Reactive molecular dynamics simulation of fullerene combustion synthesis: ReaxFF vs DFTB potentials

Hu Jun Qian, Adri Van Duin, Keiji Morokuma, Stephan Irle

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78 Scopus citations


The dynamic fullerene self-assembly process during benzene combustion was studied using classical Reactive Force Field (ReaxFF) nonequilibrium molecular dynamics (MD) simulations. In order to drive the combustion process, the hydrogen to carbon (H/C) ratio was gradually reduced during the course of the MD simulations. Target temperatures of 2500 and 3000 K were maintained by using a Berendsen thermostat. Simulation conditions and hydrogen removal strategies were chosen to match closely a previous quantum chemical MD (QM/MD) study based on the density-functional tight-binding (DFTB) potential (Saha et al. ACS Nano 2009, 3, 2241) to allow a comparison between the two different potentials. Twenty trajectories were computed at each target temperature, and hydrocarbon cluster size, CxHy composition, average carbon cluster curvature, carbon hybridization type, and ring count statistics were recorded as a function of time. Similarly as in the QM/MD simulations, only giant fullerene cages in the range from 155 to 212 carbon atoms self-assembled, and no C 60 cages were observed. The most notable difference concerned the time required for completing cage self-assembly: Depending on temperature, it takes between 50 and 150 ps in DFTB/MD simulations but never less than 100 ps and frequently several 100s ps in ReaxFF/MD simulations. In the present system, the computational cost of ReaxFF/MD is about 1 order of magnitude lower than that of the corresponding DFTB/MD. Overall, the ReaxFF/MD simulations method paints a qualitatively similar picture of fullerene formation in benzene combustion when compared to direct MD simulations based on the DFTB potential.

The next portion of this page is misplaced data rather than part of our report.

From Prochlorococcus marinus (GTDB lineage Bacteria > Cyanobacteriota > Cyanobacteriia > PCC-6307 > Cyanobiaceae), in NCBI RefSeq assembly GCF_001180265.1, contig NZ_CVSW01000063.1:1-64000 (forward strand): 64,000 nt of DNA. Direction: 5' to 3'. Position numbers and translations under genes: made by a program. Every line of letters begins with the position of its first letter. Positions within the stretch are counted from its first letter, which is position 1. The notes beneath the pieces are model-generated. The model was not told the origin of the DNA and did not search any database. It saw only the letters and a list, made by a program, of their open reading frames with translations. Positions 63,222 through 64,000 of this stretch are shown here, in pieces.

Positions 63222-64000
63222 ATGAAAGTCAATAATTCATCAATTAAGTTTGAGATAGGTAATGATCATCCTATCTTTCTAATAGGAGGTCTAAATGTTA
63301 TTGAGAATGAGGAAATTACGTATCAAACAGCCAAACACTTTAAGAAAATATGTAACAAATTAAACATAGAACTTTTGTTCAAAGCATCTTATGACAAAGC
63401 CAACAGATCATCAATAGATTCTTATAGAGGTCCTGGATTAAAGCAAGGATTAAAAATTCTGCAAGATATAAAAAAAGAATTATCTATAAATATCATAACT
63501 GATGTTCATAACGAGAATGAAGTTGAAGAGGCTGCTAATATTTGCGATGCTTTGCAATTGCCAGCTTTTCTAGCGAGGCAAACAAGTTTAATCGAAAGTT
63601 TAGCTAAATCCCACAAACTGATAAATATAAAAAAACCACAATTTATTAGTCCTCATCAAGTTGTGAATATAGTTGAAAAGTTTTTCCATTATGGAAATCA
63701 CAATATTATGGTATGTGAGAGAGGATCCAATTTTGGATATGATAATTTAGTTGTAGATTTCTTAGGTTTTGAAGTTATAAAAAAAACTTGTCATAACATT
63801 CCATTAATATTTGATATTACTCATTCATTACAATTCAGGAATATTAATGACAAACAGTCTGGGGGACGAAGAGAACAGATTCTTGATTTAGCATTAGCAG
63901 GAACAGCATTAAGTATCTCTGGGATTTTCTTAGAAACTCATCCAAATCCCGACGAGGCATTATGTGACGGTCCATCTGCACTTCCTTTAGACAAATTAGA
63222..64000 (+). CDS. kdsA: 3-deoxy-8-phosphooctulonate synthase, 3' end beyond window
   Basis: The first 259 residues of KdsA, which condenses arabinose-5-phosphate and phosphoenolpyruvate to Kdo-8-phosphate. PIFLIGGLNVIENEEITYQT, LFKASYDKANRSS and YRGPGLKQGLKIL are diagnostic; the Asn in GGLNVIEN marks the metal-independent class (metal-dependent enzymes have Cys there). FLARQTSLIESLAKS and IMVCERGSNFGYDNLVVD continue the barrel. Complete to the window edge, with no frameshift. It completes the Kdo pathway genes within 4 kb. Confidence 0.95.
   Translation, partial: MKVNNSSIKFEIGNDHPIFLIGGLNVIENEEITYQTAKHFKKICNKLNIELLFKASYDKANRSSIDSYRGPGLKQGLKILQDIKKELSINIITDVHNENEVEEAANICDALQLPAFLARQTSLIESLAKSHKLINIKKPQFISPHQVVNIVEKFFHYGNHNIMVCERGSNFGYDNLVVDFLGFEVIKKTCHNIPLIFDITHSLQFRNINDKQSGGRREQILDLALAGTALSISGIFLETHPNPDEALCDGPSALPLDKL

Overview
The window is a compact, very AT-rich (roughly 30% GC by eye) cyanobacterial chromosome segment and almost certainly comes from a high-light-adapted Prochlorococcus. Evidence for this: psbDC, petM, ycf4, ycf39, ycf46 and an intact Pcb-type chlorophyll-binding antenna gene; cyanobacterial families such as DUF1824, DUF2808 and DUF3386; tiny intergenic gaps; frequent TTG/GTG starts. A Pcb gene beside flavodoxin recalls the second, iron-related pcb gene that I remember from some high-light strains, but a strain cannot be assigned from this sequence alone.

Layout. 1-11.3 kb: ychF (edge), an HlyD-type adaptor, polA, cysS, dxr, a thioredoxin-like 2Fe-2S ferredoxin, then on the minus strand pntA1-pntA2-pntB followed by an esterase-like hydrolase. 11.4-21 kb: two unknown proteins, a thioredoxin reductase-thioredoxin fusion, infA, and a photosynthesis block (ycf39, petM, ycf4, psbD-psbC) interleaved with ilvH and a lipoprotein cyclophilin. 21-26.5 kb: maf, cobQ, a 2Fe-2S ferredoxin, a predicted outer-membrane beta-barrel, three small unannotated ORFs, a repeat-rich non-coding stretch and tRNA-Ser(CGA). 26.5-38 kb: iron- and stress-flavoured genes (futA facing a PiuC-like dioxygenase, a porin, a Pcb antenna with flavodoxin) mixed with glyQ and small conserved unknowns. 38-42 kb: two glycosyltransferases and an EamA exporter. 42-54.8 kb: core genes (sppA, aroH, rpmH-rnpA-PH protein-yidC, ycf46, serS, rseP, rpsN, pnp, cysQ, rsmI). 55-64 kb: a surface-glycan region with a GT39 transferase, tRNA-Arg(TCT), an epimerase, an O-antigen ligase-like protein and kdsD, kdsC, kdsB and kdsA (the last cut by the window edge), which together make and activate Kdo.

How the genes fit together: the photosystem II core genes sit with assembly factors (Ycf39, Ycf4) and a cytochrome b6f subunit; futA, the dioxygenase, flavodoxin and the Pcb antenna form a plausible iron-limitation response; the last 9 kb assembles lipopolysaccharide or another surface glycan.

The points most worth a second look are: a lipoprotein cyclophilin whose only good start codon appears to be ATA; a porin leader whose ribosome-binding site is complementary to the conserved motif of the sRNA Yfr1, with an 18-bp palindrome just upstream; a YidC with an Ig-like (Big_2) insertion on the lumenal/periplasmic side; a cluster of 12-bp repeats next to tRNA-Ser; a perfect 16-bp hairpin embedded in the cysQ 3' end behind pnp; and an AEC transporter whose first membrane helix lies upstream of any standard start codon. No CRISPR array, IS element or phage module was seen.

Original languageEnglish (US)
Pages (from-to)2040-2048
Number of pages9
JournalJournal of Chemical Theory and Computation
Issue number7
StatePublished - Jul 12 2011

All Science Journal Classification (ASJC) codes

  • Computer Science Applications
  • Physical and Theoretical Chemistry


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